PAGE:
AKO could go DOD-wide in January

Army Knowledge Online could become the Web portal for the entire Defense Department by January.

The Defense Information Systems Agency first wants to provide access to AKO's collaboration tools, which could become a key component of DISA's $800 million Net-Centric Enterprise Services (NCES) program. NCES seeks to acquire software that will help warfighters and analysts more easily find and share information.

The Army needs two months to prepare the portal for broader use, said DISA Director Lt. Gen. Charles Croom at a luncheon last week sponsored by the Washington, D.C., chapter of AFCEA International.

DISA announced last month that it wants to turn AKO into a departmentwide Web portal for accessing the Army's, DISA's and potentially other services' products.

"The Army and DISA are talking together about how we can best take advantage of what we're doing with AKO and what they're doing with the Defense Online Portal," said Kevin Carroll, program executive officer at the Army's Program Executive Office for Enterprise Information Systems, which oversees AKO.

Using AKO to help achieve NCES' goals has advantages and disadvantages, said Timothy Fong, a retired Army colonel and former AKO program manager who is now general manager of Army operations at BAE Systems' Information Technology division.

He said AKO already has 1.8 million subscribers, so the Army and DISA must consider how best to increase the portal's size and power, provide access for millions more users and offer additional security measures to protect sensitive information.

Scott Lusk, a spokesman for Lockheed Martin, said the company has not had any official word from the Army on DISA's plan to use AKO for NCES. "AKO has many extended capabilities, and we're definitely interested in pursuing it," he said.

An industry team led by Lockheed Martin won a $152 million AKO Enterprise Services contract this summer to update the portal. However, CherryRoad Technologies and EDS protested -- the former based on a matter of interpretation and the latter because company officials believed the Army had not selected the proposal that offered the best value.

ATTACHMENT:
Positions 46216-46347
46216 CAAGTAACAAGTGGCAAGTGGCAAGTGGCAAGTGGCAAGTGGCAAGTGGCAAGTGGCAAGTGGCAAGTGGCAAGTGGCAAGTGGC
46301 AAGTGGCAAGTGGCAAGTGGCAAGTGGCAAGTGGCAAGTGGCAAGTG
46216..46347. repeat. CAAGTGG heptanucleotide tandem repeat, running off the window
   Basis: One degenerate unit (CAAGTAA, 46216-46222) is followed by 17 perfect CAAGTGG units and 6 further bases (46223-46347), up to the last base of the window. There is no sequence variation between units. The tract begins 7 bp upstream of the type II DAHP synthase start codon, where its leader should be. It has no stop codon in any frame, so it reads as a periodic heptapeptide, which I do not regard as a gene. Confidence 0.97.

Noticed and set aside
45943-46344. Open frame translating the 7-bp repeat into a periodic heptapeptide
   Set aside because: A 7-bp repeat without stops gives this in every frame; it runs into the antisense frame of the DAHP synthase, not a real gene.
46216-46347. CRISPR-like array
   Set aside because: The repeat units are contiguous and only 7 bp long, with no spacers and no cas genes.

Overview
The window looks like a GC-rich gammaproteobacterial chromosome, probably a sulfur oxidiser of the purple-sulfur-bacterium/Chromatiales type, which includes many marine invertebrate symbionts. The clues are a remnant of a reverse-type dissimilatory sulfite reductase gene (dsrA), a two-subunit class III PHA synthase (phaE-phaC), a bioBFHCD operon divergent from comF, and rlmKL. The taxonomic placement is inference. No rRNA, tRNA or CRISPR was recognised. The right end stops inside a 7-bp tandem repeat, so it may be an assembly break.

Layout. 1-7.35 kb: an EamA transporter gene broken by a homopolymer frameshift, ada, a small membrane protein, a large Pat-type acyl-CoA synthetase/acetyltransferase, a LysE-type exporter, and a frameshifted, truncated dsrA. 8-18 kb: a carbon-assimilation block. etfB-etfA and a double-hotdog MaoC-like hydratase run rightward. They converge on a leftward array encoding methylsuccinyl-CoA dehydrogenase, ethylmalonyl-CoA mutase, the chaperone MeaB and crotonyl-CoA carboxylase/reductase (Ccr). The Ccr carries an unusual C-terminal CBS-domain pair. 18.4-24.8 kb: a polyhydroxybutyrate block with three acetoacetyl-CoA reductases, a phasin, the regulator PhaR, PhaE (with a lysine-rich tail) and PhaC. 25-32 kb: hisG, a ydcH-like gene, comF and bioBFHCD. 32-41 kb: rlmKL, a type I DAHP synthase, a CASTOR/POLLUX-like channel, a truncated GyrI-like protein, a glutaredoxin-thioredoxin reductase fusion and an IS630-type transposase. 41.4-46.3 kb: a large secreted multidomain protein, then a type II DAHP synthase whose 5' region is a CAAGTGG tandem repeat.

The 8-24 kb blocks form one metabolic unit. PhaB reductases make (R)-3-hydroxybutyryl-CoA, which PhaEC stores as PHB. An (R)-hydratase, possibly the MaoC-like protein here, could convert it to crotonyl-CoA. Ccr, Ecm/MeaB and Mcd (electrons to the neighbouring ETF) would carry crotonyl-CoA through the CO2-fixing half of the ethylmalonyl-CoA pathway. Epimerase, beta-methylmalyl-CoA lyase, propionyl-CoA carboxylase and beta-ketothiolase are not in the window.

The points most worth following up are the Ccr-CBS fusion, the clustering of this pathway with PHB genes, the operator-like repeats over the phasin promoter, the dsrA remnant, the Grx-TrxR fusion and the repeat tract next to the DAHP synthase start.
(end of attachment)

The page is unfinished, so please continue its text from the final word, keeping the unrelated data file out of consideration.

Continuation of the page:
The Government Accountability Office ruled Nov. 14 that the Army had appropriately awarded the contract to Lockheed Martin because its bid had the highest technical rating and offered the lowest price.

Featured

  • Defense
    The U.S. Army Corps of Engineers and the National Geospatial-Intelligence Agency (NGA) reveal concept renderings for the Next NGA West (N2W) campus from the design-build team McCarthy HITT winning proposal. The entirety of the campus is anticipated to be operational in 2025.

    How NGA is tackling interoperability challenges

    Mark Munsell, the National Geospatial-Intelligence Agency’s CTO, talks about talent shortages and how the agency is working to get more unclassified data.

  • Veterans Affairs
    Veterans Affairs CIO Jim Gfrerer speaks at an Oct. 10 FCW event (Photo credit: Troy K. Schneider)

    VA's pivot to agile

    With 10 months on the job, Veterans Affairs CIO Jim Gfrerer is pushing his organization toward a culture of constant delivery.

Stay Connected

FCW INSIDER

Sign up for our newsletter.

I agree to this site's Privacy Policy.